Overloading and Overriding in PHP with Examples

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Overloading and Overriding are forms of polymorphism in OOP.  According to Object Oriented Programming (OOP) concept if a class has methods of the same name but different parameters then we say that we are overloading that method. Also if we were to create a method in the child class having the same name, same number of parameters and the same access specifier as in its parent then we can say that we are doing method overriding.

As we know that PHP is not type strict, means if we implement overloading in C++ or Java, the function will look like add(int,float) is different from add(float,int) or even add(float,int,int) but it is not possible in PHP. Actually polymorphism is not easy in PHP. In this post, you will learn how to handle polymorphism in PHP.

1. Method Overloading

As discussed above PHP does not support method overloading compared to other language like Java or C++. For example:
class ABC {
public function displayMessage($para1) {
echo "Ffirst function displayMessage with parameter as para1";
}
public function displayMessage($para1,$para2) {
echo "Second function displayMessage with parameter as para1\2";
}
}
$obj1 = new ABC;
$obj1->displayMessage('Hello');

if above example code convert to Java or C++, it will work without any errors. But if we run above code, it will throw error the error “Cannot redeclare ABC::displayMessage()”. Simple overloading is not supported by PHP. But you can implement overloading by using the PHP magic method __call().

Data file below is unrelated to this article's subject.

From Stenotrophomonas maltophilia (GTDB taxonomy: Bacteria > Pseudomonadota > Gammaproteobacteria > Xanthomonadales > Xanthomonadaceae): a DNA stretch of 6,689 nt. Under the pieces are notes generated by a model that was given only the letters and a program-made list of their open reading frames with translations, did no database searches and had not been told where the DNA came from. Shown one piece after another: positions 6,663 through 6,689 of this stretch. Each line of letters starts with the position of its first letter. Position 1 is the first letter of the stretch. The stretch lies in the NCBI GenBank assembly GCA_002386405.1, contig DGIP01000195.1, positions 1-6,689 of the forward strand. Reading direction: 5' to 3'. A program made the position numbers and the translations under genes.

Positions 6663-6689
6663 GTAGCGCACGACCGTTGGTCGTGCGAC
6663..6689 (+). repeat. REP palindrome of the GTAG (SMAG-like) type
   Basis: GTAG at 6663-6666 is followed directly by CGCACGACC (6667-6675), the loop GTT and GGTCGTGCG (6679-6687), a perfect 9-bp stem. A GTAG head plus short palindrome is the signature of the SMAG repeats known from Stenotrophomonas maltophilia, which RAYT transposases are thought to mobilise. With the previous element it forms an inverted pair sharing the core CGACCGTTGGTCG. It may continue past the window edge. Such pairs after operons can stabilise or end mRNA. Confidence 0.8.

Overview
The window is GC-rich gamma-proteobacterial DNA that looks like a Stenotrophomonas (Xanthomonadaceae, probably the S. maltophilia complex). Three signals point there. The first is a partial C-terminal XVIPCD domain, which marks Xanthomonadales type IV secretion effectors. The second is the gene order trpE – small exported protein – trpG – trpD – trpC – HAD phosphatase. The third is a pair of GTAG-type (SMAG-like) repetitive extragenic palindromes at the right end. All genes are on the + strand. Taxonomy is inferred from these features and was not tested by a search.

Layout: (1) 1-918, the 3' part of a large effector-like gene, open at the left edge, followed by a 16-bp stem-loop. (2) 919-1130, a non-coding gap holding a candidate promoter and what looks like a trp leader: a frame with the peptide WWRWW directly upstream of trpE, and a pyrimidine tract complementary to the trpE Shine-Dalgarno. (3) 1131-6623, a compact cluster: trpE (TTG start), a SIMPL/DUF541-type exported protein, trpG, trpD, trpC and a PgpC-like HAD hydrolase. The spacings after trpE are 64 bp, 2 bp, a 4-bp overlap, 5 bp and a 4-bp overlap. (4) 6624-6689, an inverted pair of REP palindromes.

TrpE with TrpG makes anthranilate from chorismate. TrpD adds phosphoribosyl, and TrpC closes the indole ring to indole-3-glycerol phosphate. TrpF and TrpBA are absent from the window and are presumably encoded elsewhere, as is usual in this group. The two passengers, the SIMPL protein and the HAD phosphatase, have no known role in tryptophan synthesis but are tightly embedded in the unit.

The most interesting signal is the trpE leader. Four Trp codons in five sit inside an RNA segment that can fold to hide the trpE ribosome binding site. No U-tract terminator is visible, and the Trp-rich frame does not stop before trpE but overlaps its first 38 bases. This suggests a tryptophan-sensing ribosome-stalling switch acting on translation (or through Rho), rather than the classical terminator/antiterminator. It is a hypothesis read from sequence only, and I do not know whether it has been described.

Example:
class ABC {
public function __call($method_name, $arguments) {
$methodArray = array('displayMessage1','displayMessage2');
if (in_array($method_name,$methodArray) === false) {
die("\n Method does not exist");
}
if (count($arguments) === 2) {
$this->displayMessage2($arguments[0],$arguments[1]);
}
elseif (count($arguments) === 1) {
$this->displayMessage1($arguments[0]);
} else {
echo "\n unknown method";
return false;
}
}
function displayMessage1($var1) {
echo "\n from func1($a)";
}
function displayMessage2($var1,$var2) {
echo "\n from func2($var1,$var2)";
}
}
$obj1 = new ABC;
$obj1->displayMessage1('hello');
$obj1->displayMessage2('hello','hello2');
$obj1->displayMessage3('Hello');

__call() function is triggered when invoking inaccessible methods in an object context. The syntax for __call() is mixed __call(string $name,array $arguments).
The $name parameter is the name of the method being called. The $arguments parameter is an enumerated array containing parameters passed to the $name method.

2. Method Overriding

If you create a method in the child class having the same name, same number of parameters and the same access specifier as in it’s parent then we can say that we are doing method overriding in PHP. for example:

class AA {
public function output($args) {
echo "\n Parent - the parameter value is $args";
}
}
class BB extends AA {
public function output($args) {
echo "\n Child - the parameter value is $args";
}
}
$obj1 = new AA;
$obj2 = new BB;
$obj1->output('class AA');
$obj2->output('class BB');

As according to polymorphism, if we invoke a method by inspecting the object at run time is a case of polymorphism. Here in above example either we call method output () of a class AA or class BB is depend on object which is making the call to the method.

 

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